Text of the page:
Dental health care options start to expand

Dental care is a big part of the annual Seattle/King County Clinic at Seattle Center. (Photo by Matt M. McKnight/Crosscut)

Dr. Alex Narváez remembers when the dental clinic at Sea Mar’s White Center facility where he worked couldn’t handle all its patients. If he had discovered a bad tooth infection 35 years ago, he says, he had little choice but to stick the patient in a taxi, pay the fare himself, and send them to a hospital.

A recipe for all sort of legal liabilities.

But at the time, the Sea Mar clinics weren’t equipped — financially or technologically — to handle serious dental infections. Sea Mar was founded in 1976 to help the poor from all communities, but specialized in Latino patients. When he started in 1982, Narváez, who directs Sea Mar’s dental services, was the only dentist at the fledgling operation and he was working with borrowed equipment. Today, the clinics are equipped. Besides boosting its capabilities to treat patients with complicated dental problems, Sea Mar has also increased the number of those patients it can handle. 

This is because the Washington Legislature included an extra $4.9 million in its capital budget last spring for an expansion of six King County Sea Mar dental clinics. 

Statewide, the Legislature appropriated more than $16 million in capital support for improving oral health care for those on Medicaid or without any dental insurance. Lawmakers leading the charge, including Sens. David Frockt and Mark Mullet, argued that the money was needed to address a crisis in oral health affecting both urban and rural residents.

Advocates say that the money from the Legislature is making a difference but certainly won’t solve the larger challenges by itself. Last week, at the Seattle Center Foundation’s annual four-day Seattle/King County Clinic, dental care was one of the most requested services. 

“Statewide, fewer than a quarter of adults on Medicaid, and a little more than half of Medicaid-insured kids, saw a dentist last year,” said Diane Oakes, CEO of the nonprofit Arcora Foundation

Sea Mar’s White Center facility received $183,000 to help convert some spare space, increasing the number of total dental chairs from eight to 16. That means serving an extra 7,000 patients a year at White Center. At other King County clinics, the legislative infusion has added an additional 12,000 dental patients. 

White Center is one of 27 main clinics and 306 clinics and satellite operations for the Washington Association of Community & Migrant Health Centers. Like Sea Mar, many of them around the state hope to continue to add dental care capacity. Founded in 1985, the association is a collection of health centers that focus on immigrant and Native American people.

In fiscal 2016, those centers served 375,571 dental patients, an 11 percent increase from fiscal 2015. Those 375,571 patients made 1.05 million visit to these dental clinics in fiscal 2016, according to the association.

Sixty-one percent of the association’s patients are on Medicaid or the federal Children Health Insurance Program. Sixteen percent are uninsured. Eight percent are on Medicare. And 15 percent have private insurance. Many patients pay only as much as they can afford in a sliding scale.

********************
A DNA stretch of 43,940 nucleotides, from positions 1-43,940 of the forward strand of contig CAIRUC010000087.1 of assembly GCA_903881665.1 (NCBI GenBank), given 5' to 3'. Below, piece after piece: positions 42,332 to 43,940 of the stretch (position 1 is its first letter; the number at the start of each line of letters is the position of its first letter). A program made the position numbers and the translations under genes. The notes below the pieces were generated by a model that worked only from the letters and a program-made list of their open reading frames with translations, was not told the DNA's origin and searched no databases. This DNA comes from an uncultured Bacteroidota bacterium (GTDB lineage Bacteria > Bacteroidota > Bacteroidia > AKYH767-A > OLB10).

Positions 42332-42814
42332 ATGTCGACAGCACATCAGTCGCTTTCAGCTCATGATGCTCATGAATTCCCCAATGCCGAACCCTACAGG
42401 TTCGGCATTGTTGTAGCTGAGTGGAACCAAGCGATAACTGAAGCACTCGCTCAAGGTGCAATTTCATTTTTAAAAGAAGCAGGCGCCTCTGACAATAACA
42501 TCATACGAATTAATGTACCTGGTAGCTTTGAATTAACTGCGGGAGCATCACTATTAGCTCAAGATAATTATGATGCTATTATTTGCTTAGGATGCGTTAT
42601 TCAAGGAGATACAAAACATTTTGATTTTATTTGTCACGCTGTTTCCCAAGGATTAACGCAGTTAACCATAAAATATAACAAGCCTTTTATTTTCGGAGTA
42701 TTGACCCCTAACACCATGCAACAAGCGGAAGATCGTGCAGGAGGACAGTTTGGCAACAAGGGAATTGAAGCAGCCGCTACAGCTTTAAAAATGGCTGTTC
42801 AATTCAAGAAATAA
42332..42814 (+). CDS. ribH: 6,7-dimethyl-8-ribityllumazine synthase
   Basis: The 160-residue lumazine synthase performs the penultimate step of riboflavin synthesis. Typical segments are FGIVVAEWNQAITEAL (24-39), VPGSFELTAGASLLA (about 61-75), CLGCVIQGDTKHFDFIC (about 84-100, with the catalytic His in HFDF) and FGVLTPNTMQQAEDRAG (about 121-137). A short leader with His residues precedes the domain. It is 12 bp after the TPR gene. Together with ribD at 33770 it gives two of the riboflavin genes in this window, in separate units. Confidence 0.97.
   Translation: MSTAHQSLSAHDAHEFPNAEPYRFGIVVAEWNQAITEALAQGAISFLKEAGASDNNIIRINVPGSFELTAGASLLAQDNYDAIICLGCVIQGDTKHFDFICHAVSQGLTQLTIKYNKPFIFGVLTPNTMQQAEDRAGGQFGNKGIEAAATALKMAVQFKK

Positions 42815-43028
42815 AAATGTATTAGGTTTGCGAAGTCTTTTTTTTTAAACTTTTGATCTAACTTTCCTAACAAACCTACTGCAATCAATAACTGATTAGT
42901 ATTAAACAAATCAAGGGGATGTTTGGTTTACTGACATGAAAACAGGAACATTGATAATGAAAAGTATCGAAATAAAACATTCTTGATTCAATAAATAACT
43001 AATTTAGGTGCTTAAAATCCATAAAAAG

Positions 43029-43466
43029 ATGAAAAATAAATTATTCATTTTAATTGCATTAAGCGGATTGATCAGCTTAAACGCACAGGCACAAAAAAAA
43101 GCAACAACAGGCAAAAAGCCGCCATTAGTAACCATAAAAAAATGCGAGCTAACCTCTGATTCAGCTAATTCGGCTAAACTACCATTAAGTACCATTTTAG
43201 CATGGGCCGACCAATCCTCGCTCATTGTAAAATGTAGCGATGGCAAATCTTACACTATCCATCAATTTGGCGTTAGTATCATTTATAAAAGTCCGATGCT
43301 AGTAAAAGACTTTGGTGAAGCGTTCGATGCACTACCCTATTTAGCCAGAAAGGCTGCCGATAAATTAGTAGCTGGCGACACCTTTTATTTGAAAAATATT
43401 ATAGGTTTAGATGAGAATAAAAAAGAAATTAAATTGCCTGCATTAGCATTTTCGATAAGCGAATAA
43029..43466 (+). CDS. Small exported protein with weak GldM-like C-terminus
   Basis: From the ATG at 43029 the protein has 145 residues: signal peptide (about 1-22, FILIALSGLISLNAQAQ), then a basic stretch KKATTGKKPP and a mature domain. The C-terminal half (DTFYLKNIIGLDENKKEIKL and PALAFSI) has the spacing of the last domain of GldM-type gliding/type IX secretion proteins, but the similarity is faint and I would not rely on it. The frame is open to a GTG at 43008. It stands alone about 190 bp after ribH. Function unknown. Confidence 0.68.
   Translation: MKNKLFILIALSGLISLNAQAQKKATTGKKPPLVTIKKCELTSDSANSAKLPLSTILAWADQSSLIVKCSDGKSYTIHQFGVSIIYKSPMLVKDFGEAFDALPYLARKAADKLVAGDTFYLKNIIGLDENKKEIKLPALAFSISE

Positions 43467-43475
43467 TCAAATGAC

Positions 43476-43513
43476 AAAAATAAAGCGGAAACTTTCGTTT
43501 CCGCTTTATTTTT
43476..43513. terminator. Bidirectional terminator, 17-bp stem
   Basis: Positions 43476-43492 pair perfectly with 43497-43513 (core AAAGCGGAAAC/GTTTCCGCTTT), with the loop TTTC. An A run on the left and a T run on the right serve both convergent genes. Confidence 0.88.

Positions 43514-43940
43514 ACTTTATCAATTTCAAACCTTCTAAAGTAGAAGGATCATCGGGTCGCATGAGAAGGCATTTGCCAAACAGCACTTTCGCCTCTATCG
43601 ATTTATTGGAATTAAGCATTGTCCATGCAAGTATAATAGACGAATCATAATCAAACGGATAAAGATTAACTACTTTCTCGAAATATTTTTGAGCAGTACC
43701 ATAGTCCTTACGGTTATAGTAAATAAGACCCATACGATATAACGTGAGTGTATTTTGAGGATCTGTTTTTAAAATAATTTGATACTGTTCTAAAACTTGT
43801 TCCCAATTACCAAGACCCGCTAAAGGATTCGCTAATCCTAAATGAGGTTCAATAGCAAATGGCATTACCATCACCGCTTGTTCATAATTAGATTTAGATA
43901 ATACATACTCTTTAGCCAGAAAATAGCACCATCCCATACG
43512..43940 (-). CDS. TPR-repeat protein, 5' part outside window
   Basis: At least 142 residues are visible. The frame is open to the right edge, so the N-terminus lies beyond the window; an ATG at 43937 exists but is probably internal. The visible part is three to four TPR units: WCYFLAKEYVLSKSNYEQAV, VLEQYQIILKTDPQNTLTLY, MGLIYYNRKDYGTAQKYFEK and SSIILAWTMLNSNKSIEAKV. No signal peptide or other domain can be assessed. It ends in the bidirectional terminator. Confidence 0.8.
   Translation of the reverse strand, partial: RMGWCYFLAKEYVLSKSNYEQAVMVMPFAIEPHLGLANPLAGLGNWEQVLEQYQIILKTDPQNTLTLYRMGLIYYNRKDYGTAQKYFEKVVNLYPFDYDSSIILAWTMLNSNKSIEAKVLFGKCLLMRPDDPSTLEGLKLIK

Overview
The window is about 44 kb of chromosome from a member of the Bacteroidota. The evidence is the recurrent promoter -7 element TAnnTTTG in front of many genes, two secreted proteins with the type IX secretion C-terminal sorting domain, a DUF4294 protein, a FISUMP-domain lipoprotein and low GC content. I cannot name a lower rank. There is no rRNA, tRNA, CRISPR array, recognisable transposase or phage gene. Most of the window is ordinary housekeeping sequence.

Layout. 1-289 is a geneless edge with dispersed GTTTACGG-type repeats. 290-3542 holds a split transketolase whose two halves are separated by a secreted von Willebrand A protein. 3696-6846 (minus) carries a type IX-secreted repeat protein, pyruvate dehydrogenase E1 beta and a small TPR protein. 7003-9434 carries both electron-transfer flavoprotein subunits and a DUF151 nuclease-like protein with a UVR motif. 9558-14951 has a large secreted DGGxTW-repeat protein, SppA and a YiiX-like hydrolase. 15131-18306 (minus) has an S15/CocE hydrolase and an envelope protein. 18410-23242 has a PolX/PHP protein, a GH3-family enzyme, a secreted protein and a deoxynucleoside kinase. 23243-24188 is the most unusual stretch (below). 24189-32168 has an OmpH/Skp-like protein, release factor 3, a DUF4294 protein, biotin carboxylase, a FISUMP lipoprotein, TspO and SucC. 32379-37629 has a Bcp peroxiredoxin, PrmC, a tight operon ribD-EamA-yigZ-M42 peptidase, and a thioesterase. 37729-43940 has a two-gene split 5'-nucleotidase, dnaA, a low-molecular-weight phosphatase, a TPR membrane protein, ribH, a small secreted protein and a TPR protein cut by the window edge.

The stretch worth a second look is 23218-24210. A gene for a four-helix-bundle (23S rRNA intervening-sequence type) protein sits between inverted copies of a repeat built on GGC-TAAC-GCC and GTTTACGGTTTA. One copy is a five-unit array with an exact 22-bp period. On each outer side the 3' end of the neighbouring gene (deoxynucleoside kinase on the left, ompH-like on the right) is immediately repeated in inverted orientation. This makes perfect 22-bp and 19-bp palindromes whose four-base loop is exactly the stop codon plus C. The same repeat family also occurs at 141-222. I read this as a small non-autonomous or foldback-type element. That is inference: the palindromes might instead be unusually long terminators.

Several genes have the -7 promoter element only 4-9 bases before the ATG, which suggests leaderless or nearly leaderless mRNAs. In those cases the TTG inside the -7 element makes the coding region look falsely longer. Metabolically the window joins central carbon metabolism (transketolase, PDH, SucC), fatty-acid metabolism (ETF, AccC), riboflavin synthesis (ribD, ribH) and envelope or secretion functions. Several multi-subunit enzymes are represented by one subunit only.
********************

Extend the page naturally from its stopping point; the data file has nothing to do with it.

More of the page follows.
The work on expansions and new facilities with the legislative money is well underway, according to Bob Marsalli, CEO of the association of health centers. He said the state health care authority will work on projections of what could be done with additional funding. "We are just beginning to scratch the surface in terms of [serving people] who need and deserve oral health care," he said.

At the White Center dental clinic — part of Sea Mar’s bigger White Center medical clinic — two orthodontists, two dentists and 10 dental assistants serve a clientele that is largely poor. Some are coming to a dentist for the first time and many don’t speak English. Their native languages range from Spanish to Farsi to Vietnamese to Mandarin to Russian. Many are recent immigrants. About 40 percent are Hispanic, about double the percentage of Latinos that Narváez saw in the 1980s, he says. Many have only part-time jobs and many others have multiple jobs with no benefits.

“We don’t turn anyone away,” said Jenny Vigil, the manager at the White Center dental clinic. 

Often, a trip to the dentist is low on a priority list for a population that has long known that it is hard to find care. And they are struggling to put food on the table, pay rent and keep a car running. “They have dental problems because it’s the least [immediate] of their worries. … It took me awhile to see it from their perspective,” Narváez said.

“We serve the disenfranchised, those often overlooked. It definitely makes a positive impact on their lives,” said Dr. Mohammad Mainayar, one of the clinic’s orthodontists. “All this (dental work and braces) affects them, psychologically, alters their demeanor. It makes them feel more included in the society that they live in.”

“We are restoring much more than teeth,” said Vigil. “We’re restoring self-confidence.”

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About the Authors & Contributors

John Stang

John Stang

John Stang is a freelance writer who often covers state government and the environment. He can be reached on email at and on Twitter at @johnstang_8